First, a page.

From the book: “The process for driving better results doesn’t start with great ideas…it starts with better questions.”ADVERTISEMENTProduct SolutionKeep better tabs on cash flow

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Non-Obvious Megatrends by Rohit Bhargava

Rohit Bhargava believes the smartest people in the world read things they have no interest in. That’s why he’s been writing and teaching the art of what he calls “non-obvious” thinking for the past 10 years. It’s a term he uses to describe how some people are able to constantly innovate, see what others miss and sometimes even predict trends that shape the future.

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In Non-Obvious Megatrends, Bhargava encourages businesses to seek inspiration from unusual sources. Inside this Wall Street Journal bestseller, you’ll explore Bhargava’s unique pathway to help businesses transcend the norm and consistently stay one step ahead of the competition.

From the book: “What if you could collect ideas the way most people collect frequent flier miles?”

The Disruption Mindset by Charlene Li

For businesses looking to innovate through market disruption, The Disruption Mindset: Why Some Organizations Transform While Others Fail is a solid guidebook. Inside, Charlene Li explores how disruptive organizations achieve disruption, that is, when they drive exponential growth and upset the power structure of the status quo.

But how do you drive that kind of disruption? Li says leaders have to get out of their own way. Li charts out a three-step process to help guide companies toward a disruptive, innovative mindset. The book also lays out how to approach these three elements with a clear eye so organizations can move forward on their disruption journey, rather than fall back to the status quo when the inevitable obstacles appear in your path.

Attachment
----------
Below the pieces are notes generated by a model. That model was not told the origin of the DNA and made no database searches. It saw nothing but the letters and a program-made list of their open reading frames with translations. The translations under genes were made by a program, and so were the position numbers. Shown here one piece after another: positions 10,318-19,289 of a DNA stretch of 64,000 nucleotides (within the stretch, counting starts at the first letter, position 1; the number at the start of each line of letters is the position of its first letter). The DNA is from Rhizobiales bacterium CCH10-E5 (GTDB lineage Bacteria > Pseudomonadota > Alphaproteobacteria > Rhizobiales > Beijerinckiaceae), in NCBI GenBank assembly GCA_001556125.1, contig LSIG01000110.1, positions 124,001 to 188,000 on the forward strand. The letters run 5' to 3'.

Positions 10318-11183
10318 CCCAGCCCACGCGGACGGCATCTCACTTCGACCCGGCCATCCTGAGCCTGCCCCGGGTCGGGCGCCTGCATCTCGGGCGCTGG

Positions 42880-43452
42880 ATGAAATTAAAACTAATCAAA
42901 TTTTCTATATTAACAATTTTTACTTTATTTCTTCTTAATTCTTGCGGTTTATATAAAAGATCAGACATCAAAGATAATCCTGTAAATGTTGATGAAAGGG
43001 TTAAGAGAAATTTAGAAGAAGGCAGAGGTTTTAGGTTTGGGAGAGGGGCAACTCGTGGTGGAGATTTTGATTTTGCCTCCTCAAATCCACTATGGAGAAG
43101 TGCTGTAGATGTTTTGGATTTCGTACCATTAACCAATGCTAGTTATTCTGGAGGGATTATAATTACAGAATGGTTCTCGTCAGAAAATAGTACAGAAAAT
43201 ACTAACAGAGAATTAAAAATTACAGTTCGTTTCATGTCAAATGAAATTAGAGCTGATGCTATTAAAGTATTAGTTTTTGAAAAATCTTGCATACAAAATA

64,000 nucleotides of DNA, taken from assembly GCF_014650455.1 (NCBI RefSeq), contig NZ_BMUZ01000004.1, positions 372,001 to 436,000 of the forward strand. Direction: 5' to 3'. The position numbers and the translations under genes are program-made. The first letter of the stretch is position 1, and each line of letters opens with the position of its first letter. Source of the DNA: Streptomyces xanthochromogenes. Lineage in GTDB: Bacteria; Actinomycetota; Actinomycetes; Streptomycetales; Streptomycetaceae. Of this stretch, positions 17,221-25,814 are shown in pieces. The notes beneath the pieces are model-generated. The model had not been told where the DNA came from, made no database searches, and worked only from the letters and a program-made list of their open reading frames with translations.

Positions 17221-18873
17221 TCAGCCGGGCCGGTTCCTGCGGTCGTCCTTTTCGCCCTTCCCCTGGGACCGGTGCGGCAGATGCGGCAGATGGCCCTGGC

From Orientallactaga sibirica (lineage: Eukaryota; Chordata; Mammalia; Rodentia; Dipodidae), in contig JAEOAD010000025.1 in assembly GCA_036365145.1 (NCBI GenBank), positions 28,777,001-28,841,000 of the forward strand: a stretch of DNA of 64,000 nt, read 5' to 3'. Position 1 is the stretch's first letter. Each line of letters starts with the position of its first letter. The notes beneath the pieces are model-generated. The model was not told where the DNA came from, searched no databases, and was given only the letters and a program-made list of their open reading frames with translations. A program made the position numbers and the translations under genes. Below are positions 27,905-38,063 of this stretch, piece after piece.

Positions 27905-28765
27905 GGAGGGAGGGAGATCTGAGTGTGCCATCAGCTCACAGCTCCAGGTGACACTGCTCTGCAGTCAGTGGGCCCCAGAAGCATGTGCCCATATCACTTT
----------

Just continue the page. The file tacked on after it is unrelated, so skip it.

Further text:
From the book: “Many other established companies make disruption their goal and hope that growth will follow. They believe their innovation will disrupt their market and drive growth. But that’s not how it works: disruption doesn’t create growth; growth creates disruption.”

The Remix by Lindsey Pollak

Within any organization, team, meeting or marketing opportunity, you’ll likely find any combination of generations. Each of those generations comes complete with its own attitudes, expectations and professional styles, which can create a whole host of challenges for a business with an eye on innovation.

The process for driving better results doesn’t start with great ideas…it starts with better questions.

—Stephen Shapiro, author

If you’re a business facing the challenge of how to innovate in the most diverse age of the American workforce, The Remix: How to Lead and Succeed in the Multigenerational Workplace by Lindsey Pollak stands poised to shake up your status quo and help you make the shift to an innovative company that leverages its generationally-diverse workforce to the max.

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From the book: “We develop our attitudes about leadership, and how we want to be led, in many other realms before we set foot into a professional environment. When you as a leader understand how your expectations and experiences align with or differ from the people you lead, you can better anticipate what challenges might occur and how you can overcome them.”